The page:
“He is really a creative artisan,” Quick said. “The more I think about it, the more amazed I am.”

At $60 for the improved boots and $130 for the custom-made pair, Sasha’s new shoes were more expensive than the others in Sasha’s Boot Emporium, but they were in line with high-tech dog boots sold by commercial brands.

The first boots Argrew created for Sasha had to be tweaked — her paw sometimes swells, so the left shoe has to be made bigger to accommodate it but Quick has been so delighted by the first model that she’s showed it off to Sasha’s vets, in a video online and plans to post about them in Sasha’s blog.

Argrew said he was happy to have helped Sasha walk easier.

“We just know how important it is to be able to help customers who can’t help themselves,” he said. “(Animals) can’t really tell you what’s wrong, but you can obviously see and try to correct the problems they can’t correct on their own.”

Quick is already thinking ahead for Sasha: snow boots by Argrew.

“If there’s one silver lining in everything that’s happened with Sasha, it’s been finding him,” Quick said, “because I think it’s just going to make such an impact on her quality of life.”

Have an idea for Animal Tales? Call Lindsay Tice at 689-2854 or email her at ltice@sunjournal.com.

August 24, 2016
DARYN SLOVER/SUN JOURNAL

Dottora Quick plays with her German Shepherd, Sasha, at her home in Strong. Sasha wears a custom-fitted corrective boot on her rear leg.

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ANDREE KEHN/SUN JOURNAL

Lucas Argrew, owner of Beyond Shoe Repair in Auburn, works on a pair of custom corrective dog boots for Sasha the German Shepherd.

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ANDREE KEHN/SUN JOURNAL

Parts of a prototype for a pair of corrective dog boots designed and crafted by Lucas Argrew, owner of Beyond Shoe Repair in Auburn.

August 24, 2016
DARYN SLOVER/SUN JOURNAL

Lucas Argrew of Beyond Shoe Repair made a custom corrective dog boot for Sasha.

 

Taa Daaa ~ Custom Boots!

Taa Daaa ~ Custom Boots!

On August 20, we met Lucas Argrew at the Farmer’s Market for Sasha’s custom boots. Needless to say I was super excited! When I first saw them I was dumbfounded because they were everything I could have hoped for and more; he’d thought of every detail. Once Lucas made sure they fit properly, I had him explain everything because I was afraid I’d forget.⬅︎

While he was explaining the details, Sasha got to meet his dog Fred who was a rescue dog adopted by Lucas and his wife. Fred was a tad bashful at first but he quickly overcame it as you can see. Nary a growl from either dog! Too bad he’s a “younger man” as Sasha IS single you know.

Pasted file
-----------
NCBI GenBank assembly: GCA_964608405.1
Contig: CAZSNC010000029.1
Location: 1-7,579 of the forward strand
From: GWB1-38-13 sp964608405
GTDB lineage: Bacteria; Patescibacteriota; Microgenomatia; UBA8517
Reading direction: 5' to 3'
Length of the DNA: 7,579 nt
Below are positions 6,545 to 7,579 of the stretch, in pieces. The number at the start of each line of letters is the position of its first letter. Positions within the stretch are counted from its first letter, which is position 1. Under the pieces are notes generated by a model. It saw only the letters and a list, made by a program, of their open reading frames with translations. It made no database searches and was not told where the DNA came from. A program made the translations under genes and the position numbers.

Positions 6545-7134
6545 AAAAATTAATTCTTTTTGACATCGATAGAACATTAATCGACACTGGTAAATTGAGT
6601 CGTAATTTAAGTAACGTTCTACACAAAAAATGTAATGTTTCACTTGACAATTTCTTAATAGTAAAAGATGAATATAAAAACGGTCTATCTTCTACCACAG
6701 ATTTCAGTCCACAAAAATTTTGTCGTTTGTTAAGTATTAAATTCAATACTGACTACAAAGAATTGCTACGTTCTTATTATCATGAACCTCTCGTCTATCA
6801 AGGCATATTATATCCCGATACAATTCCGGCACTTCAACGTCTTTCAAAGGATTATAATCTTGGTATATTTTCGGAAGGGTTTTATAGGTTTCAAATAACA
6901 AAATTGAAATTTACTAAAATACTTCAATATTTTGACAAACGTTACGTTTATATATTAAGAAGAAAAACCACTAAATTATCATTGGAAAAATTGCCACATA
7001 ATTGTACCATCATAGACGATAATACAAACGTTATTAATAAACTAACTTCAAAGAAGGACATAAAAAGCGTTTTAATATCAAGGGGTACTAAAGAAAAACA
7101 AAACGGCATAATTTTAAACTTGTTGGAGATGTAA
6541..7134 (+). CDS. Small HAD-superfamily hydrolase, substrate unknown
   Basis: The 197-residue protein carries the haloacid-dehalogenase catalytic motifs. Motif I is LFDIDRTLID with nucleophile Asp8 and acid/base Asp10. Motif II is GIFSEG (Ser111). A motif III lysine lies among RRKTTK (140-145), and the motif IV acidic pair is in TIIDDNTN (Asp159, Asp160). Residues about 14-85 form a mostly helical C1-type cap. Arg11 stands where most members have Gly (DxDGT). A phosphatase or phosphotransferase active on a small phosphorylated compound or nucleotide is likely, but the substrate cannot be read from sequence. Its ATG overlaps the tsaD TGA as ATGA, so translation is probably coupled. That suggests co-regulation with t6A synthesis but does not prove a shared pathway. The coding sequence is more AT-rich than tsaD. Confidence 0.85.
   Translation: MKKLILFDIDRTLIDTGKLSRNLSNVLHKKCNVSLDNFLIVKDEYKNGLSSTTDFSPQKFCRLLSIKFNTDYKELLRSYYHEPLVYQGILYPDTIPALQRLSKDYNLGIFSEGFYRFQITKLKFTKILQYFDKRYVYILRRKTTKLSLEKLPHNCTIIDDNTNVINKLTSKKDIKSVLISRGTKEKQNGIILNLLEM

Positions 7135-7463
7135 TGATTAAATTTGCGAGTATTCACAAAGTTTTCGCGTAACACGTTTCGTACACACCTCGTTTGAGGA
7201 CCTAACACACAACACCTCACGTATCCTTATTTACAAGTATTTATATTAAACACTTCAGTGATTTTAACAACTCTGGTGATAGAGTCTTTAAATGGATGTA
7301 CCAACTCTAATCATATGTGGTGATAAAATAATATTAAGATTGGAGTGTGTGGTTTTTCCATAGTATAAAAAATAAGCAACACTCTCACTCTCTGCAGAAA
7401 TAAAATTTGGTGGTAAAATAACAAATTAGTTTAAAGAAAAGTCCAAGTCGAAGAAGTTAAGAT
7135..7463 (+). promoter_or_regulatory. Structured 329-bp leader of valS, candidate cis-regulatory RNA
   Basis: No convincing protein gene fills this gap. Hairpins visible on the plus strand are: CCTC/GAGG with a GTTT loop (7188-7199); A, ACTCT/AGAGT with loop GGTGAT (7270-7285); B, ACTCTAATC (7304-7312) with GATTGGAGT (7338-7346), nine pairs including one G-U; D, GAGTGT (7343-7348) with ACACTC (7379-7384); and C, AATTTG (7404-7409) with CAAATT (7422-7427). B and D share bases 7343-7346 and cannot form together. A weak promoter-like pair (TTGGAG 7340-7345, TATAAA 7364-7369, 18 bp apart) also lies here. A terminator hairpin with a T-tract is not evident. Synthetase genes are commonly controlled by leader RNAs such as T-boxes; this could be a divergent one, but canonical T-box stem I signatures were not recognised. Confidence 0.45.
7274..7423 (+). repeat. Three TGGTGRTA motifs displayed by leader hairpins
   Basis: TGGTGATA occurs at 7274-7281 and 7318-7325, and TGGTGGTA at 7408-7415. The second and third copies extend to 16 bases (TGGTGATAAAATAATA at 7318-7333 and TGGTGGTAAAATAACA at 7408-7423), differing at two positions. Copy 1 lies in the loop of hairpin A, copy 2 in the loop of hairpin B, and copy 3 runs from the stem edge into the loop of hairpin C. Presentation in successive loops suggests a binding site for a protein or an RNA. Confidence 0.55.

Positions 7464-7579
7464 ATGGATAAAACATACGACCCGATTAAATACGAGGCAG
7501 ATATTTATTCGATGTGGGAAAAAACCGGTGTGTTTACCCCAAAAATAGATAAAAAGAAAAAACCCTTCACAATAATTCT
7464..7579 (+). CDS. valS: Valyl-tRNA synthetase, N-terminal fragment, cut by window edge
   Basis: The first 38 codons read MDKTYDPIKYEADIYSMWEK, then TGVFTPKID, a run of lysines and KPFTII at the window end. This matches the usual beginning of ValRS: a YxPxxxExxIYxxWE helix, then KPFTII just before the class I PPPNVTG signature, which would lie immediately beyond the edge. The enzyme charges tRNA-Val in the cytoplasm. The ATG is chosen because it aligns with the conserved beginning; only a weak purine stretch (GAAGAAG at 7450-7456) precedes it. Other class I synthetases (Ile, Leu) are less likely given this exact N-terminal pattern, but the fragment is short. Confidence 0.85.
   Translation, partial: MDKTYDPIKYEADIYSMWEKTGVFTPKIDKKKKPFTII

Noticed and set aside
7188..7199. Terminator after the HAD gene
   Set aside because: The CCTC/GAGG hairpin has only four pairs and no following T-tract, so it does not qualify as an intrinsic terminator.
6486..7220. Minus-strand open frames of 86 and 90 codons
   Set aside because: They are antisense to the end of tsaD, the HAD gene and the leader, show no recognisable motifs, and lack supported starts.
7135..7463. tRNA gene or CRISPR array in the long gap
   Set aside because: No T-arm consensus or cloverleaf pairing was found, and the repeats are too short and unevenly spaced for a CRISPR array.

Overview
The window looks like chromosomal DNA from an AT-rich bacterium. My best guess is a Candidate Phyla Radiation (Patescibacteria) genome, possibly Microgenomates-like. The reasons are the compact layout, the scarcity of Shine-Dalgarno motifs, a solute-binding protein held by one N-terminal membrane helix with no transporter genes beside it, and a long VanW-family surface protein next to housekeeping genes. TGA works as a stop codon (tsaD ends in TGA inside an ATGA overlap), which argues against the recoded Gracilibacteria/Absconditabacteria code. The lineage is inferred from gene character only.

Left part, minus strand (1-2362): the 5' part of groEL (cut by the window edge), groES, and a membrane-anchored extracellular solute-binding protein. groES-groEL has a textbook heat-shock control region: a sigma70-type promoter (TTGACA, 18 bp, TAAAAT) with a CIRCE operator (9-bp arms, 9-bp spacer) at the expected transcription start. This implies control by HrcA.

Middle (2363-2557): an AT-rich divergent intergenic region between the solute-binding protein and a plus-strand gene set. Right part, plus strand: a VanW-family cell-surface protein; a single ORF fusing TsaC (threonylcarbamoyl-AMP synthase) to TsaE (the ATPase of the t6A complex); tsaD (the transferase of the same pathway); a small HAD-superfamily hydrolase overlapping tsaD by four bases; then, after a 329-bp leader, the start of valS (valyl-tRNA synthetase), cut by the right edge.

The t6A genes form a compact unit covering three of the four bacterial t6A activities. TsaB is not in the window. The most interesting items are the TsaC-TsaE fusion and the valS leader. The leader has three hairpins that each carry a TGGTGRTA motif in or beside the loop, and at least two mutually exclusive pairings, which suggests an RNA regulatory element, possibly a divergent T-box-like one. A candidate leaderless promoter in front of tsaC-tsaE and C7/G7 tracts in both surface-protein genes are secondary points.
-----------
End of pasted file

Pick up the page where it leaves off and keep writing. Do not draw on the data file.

Sasha’s boots once again generated a lot of attention from the market shoppers as many of them stopped to watch and ask questions. As before the people in the booth next to his were able to answer some of the questions since they’d been there from Sasha’s first visit. To be honest I was a bit dazed and once I finished recording Lucas’s explanation/instructions for the boots, I chatted (more like babbled) to Lucas’s wife who is just as nice as he is. Delightful couple and devout animal lovers.

Lucas took one boot back with him for a final adjustment but the other one came home with us. The soles are made of Vibram to ensure a good grip. The inside is lined with a soft material which will eliminate the need for a sock. To accommodate the swelling that occasionally occurs in her rear left foot (the problem child) he made the openings expandable so the boot won’t be snug. He also put several velcro closure straps to ensure they stay on. Lucas put rings on the toe area which are actually integrated into the sole of the boot. This way when the knuckling strap lifts the front of her foot up, it’s not just lifting the end of her toes but rather the whole foot which is more ergonomic. The top wrap/cuff that goes above her hock is lined with sheepskin so it won’t irritate her leg when walking. The knuckling strap attaches to the cuff then to the rings on the boots. The straps are  completely adjustable so if one needs more tension I can add it.

Finally, Sasha’s first walk in the dining area!

Needless to say I am extremely happy! I’ve already asked Lucas to start working on a pair for winter as Sasha loves the snow.

Now that Sasha has boots, all she wants to do is dance!⬅︎ 📢

I’m not a savvy blogger so unsure of menus and widgets. Please click to see Sasha’s You Tube channel which chronicles her journey from onset until present day.  If you like it, please subscribe.

💜Next up ~ boots of course💜